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Friday, May 18, 2012

Love, Truth, and Gay Marriage

Ever since the president made his statement about approving of gay marriage, the discussion has really exploded.  I especially enjoyed a series of articles over at the White Horse Inn, the first of which simply pointed out that in a world full of sin, where our worldview is warped away from God, we shouldn’t be surprised at all by this sort of thing.  In fact, it was pointed out, from that warped worldview it even makes sense.

I shared this article with some folks and one well meaning friend responded by simply noting all the places in Scripture where we are told to “love one another,” “bear with one another,” and so on.  Apart from the fact that some of those texts were out of context and really had no application at all to gay marriage, the underlying thought was this:  shouldn’t we in love just let our homosexual friends be.

Of course, the problem with that statement, among other things, is that it misunderstands the concept of love, especially the biblical concept.  We have this idea of love that just focuses on happiness.  I love you, so I want you to be happy.  Which is true, I want my loved ones to be happy, but not at the risk of truth and their spiritual well-being.

The command to love one another is not a mushy love.  Not an emotional response based on happiness that quickly leaves when the happiness is not evident.  Instead, it is an act of the will.  It is a conscious choice to serve one another, to encourage one another, to forgive one another, to seek the others highest good, and to bind ourselves together with one another though all things.

Given that idea, when my brother is in sin, when he is harming himself or others, when he is living outside the will of God, I will in love speak the truth.  And really, if we inserted any other sinful/immoral behavior into the argument, we wouldn’t have any trouble.

For example:  My friend is a porn addict.  He’s happy.  Shouldn’t I in love just let him be?  Shouldn’t I seek to normalize his behavior so he doesn't feel ostracized, etc.? 

Or how about:  My friend is a drug addict / alcoholic / adulterer / whatever…  He’s happy.  Shouldn’t I in love just let him be?  Shouldn’t I seek to normalize his behavior so he doesn't feel ostracized, etc.?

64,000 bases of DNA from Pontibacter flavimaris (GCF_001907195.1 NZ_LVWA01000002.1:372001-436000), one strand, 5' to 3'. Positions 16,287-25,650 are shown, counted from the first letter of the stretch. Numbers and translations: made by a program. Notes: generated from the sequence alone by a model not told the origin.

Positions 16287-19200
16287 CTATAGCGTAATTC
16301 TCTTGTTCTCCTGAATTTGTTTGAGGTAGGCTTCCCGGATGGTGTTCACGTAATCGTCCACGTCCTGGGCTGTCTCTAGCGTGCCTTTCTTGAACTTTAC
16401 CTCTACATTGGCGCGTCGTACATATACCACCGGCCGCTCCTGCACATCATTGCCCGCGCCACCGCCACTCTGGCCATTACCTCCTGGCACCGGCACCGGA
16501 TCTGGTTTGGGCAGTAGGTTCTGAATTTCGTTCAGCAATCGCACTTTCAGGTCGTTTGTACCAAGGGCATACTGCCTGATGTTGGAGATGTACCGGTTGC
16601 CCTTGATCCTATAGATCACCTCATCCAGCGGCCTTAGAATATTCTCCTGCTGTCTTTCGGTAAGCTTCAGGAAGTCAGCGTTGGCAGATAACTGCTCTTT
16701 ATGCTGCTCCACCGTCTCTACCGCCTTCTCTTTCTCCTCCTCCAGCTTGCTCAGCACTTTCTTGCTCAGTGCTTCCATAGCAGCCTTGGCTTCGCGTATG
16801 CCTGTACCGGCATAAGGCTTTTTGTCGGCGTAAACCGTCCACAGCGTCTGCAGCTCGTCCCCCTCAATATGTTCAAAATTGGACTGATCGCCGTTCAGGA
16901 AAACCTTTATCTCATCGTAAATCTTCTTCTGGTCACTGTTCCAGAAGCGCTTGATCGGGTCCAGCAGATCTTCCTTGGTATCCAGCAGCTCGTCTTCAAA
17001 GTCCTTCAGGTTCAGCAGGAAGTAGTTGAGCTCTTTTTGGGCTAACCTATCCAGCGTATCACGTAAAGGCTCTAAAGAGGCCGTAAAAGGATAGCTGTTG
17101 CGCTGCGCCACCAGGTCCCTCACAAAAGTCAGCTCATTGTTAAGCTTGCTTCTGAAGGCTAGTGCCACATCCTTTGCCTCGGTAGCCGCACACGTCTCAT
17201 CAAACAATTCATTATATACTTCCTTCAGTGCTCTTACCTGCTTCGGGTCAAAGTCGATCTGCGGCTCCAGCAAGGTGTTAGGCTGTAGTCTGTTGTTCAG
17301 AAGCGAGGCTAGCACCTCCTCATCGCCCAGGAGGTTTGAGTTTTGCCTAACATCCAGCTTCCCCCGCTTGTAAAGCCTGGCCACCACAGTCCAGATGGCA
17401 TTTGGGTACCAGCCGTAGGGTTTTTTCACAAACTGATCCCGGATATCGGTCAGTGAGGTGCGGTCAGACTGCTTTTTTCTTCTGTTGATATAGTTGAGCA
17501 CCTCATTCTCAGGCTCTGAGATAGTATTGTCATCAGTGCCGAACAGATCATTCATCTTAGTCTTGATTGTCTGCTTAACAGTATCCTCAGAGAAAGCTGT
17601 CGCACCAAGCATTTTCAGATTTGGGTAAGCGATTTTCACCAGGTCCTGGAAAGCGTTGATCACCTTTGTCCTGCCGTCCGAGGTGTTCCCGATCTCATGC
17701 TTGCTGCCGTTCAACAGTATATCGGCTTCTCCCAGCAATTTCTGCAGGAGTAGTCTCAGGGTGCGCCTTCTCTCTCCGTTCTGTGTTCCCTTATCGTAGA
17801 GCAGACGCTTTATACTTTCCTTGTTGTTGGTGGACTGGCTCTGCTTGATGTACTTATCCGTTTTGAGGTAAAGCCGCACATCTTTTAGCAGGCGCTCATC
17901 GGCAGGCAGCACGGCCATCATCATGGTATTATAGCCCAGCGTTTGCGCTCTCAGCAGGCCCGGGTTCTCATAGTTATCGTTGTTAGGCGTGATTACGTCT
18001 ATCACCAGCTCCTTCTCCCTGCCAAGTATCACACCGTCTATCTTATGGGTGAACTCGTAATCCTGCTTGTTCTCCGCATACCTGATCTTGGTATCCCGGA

No, in love I will go to my brother, point out his sin, point him to the love and forgiveness that is in Christ, and pray for his spiritual well being.  The same is true of my homosexual friend.

Somehow we’ve equated love with tolerance/acceptance of behavior.  We don’t allow that with our children.  I don’t, because I love them, just allow them to do whatever they want regardless of the consequences.  If I let my children do what is harmful and immoral I would be accused of neglect or even abuse.  But somehow that idea of love changes when we’re talking about homosexuality.

Never mind that it is biologically an aberration; never mind that sociologically it’s never shown itself to be beneficial; never mind the myriad of other practical arguments against the behavior.  The truth is, God calls it sin.  Not just in Leviticus/Old Covenant as some argue.  But in the New Testament as well as the issue of sexual immorality is repeatedly discussed, as Romans addresses the issue of our sinful desires, etc.  

And so the loving thing to do is not to look the other way, to tolerate or accept the behavior, let alone to normalize it through gay marriage.  In love we should desire the highest good for one another.  That highest good is to seek Christ and His will, to seek to be delivered from our sinful passions, whether they be homosexuality, pornography, adultery, substance abuse, or anything else.  

Love is not based on tolerance, it’s based on truth.  More specifically, true love is based on God’s truth.  A sinful world will always refute that.  But our goal is not to please or placate a sinful world.  Our goal is to please God, to preach the Gospel, to see men, women and children’s lives changed for eternity.  And that’s the most loving thing we can do. 

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